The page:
Brigance v. Velvet Dove Restaurant, Inc.
725 P.2d 300 (Okla. 1986)
Johnson and some other minors
were served alcohol at the Velvet Dove Restaurant, despite the fact that
the managers knew Johnson was going to drive.
Johnson got into a car
accident, injuring Brigance, who sued Velvet Dove for negligence.
The Trial Court dismissed the
case. Brigance appealed.
The Trial Court found that
the defendants owed no duty of care.
Brigance argued that risks
to members of the public from drunk drivers are reasonably foreseeable, therefore providing drinks could pose an
unreasonable risk of harm to the public.
The Appellate Court reversed.
Until this time, common law
held that a tavern owner that gives alcohol to another is not civilly
liable for a third person's injuries caused by acts of the intoxicated
The Appellate Court changed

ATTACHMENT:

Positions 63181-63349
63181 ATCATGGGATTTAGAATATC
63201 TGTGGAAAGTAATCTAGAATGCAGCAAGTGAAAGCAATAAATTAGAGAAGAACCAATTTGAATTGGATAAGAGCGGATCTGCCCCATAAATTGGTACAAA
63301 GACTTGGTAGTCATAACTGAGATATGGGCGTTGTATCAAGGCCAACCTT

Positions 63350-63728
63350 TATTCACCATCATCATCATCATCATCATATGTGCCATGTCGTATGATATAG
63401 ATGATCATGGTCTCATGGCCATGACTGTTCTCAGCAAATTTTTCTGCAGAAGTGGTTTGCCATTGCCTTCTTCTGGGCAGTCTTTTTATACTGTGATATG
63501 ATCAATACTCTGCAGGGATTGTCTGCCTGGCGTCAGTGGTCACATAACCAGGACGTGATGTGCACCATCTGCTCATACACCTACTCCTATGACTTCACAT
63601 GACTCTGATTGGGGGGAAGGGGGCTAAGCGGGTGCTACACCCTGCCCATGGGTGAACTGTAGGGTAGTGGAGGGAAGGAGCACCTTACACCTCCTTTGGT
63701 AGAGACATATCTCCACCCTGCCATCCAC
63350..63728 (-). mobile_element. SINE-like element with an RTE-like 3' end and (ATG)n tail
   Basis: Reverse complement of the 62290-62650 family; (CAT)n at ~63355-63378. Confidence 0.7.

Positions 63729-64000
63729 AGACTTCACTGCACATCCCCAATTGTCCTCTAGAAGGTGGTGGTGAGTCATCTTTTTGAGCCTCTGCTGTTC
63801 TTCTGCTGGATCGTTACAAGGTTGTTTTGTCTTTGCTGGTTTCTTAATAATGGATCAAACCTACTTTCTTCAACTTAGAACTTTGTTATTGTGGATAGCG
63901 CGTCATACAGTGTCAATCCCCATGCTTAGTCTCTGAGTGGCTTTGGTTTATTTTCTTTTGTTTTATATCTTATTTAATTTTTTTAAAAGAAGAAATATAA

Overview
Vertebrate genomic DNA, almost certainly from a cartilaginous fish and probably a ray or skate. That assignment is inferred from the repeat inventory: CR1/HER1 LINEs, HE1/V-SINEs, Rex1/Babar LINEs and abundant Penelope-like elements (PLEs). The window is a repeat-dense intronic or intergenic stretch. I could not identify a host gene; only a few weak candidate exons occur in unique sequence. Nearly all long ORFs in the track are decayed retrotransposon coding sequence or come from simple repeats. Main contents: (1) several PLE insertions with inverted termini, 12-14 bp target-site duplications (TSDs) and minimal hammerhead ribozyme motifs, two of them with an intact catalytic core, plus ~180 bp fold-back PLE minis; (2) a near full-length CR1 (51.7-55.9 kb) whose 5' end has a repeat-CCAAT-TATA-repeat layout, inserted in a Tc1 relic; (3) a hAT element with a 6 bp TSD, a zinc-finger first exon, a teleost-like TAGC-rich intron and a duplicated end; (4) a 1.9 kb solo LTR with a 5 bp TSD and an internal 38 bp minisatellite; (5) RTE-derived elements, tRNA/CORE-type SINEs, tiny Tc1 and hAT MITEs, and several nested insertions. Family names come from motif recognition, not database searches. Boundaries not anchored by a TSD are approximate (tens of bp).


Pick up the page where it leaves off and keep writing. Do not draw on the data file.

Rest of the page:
the common law to assign liability to tavern owners for the acts of
Basically, tavern owners
have a duty to exercise reasonable care not to sell liquor to noticeably
intoxicated patrons, because it is pretty easy to foresee that they could get into a car accident and
Restatement of Torts says that a special duty to care is created
when there is a special relationship between two people, and
one could argue that the restauranteur-patron relationship is a special
relationship. But that duty to care is
generally thought of as a duty to care for the patron, not a duty to care
for people the patron might injure.